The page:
Cecilia Tortajada recalls making her way down a long staircase and into of one of Japan’s engineering marvels, an enormous water tank that crowns Tokyo’s defences against flooding. When she finally reached the tank’s ground, she stood among the dozens of 500-tonne pillars supporting the ceiling. In the cavernous, shrine-like cistern, she felt humbled.
“You find yourself being a tiny part of this humongous system,” recalls Tortajada, a water management expert at Lee Kuan Yew School of Public Policy’s Institute of Water Policy, in Singapore. “You realise how well prepared Tokyo is.”
If Japan is a pilgrimage destination for disaster and risk-management experts like her, this is one of its main temples. The floodwater cathedral hidden 22 meters underground is part of the Metropolitan Area Outer Underground Discharge Channel (MAOUDC), a 6.3 km long system of tunnels and towering cylindrical chambers that protect North Tokyo from flooding.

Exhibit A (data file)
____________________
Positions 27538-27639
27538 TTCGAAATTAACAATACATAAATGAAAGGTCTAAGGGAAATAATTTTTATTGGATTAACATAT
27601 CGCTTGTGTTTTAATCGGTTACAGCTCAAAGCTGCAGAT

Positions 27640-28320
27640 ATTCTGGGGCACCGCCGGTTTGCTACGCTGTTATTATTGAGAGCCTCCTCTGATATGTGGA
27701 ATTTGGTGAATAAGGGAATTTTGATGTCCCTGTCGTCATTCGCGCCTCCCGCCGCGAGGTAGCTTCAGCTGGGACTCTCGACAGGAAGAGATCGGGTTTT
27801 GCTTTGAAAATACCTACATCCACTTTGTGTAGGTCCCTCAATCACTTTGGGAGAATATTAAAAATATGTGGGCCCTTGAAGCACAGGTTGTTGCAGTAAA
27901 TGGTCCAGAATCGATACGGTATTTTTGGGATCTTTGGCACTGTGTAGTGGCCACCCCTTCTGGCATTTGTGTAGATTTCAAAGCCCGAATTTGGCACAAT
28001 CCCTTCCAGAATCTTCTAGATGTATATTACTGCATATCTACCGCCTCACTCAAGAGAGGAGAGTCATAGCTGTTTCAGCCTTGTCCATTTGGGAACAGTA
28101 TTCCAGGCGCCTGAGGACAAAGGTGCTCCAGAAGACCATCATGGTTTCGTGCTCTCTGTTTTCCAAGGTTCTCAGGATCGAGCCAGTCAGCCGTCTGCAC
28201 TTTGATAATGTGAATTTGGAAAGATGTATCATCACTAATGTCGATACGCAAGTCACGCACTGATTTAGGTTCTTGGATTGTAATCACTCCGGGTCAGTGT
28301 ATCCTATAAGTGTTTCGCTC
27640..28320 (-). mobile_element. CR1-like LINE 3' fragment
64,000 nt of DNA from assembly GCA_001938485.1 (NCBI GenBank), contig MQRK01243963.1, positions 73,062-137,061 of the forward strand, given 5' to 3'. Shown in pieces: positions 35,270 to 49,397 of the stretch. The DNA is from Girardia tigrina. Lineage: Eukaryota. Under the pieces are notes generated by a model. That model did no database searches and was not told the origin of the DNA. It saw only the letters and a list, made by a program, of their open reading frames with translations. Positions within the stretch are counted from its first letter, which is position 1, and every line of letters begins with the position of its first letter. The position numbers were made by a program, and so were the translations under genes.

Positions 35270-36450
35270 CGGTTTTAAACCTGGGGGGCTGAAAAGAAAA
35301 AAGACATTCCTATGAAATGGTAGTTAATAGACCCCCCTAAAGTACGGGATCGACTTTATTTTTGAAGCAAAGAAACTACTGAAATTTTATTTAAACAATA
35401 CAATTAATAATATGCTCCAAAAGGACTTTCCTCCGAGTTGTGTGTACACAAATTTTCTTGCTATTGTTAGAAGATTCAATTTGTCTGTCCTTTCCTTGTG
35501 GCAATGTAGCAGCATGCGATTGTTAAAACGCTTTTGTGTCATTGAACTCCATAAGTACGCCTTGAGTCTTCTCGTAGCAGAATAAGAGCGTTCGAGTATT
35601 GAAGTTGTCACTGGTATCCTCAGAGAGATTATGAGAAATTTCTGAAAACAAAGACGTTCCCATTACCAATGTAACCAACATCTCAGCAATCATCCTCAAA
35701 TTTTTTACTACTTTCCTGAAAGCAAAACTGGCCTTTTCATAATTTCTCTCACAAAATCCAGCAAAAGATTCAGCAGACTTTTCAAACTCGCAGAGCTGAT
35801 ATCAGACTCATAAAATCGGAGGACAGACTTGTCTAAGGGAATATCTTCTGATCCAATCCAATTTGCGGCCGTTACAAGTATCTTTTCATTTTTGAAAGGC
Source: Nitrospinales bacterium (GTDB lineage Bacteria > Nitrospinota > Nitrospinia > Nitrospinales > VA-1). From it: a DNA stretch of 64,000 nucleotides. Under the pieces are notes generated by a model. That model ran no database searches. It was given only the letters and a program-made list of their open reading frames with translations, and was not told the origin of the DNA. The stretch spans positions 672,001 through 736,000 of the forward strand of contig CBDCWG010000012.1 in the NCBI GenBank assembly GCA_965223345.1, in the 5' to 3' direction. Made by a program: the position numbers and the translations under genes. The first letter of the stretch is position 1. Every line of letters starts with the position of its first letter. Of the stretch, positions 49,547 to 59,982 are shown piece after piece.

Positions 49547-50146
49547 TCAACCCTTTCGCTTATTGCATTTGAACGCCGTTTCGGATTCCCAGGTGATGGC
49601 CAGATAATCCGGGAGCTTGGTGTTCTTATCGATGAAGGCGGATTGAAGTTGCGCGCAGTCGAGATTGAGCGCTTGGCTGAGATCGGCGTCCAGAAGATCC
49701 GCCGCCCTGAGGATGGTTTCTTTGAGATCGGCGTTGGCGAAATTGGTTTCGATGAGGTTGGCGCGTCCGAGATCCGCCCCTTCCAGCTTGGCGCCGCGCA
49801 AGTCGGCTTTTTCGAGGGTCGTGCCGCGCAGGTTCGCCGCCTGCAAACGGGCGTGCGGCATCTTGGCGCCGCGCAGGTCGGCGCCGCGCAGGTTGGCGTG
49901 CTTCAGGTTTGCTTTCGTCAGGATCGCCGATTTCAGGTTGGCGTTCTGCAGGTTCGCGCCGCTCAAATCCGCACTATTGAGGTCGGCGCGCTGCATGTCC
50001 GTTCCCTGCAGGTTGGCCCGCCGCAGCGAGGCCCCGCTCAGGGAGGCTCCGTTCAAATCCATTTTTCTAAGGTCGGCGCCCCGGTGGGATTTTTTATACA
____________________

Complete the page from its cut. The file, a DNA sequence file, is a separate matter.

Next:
In the past several decades, the Japanese capital perfected the art of coping with typhonic rains and moody rivers, and its intricate flood defence system is a global wonder. But the future seems uncertain as the climate changes and rain patterns shift.
Tokyo’s battle with flooding stretches back through its history. The city sits on a plain crossed by five rowdy river systems and dozens of individual rivers that naturally swell each season. Intense urbanisation, rapid industrialisation and imprudent water extraction that caused some regions to sink have exacerbated the city’s vulnerability.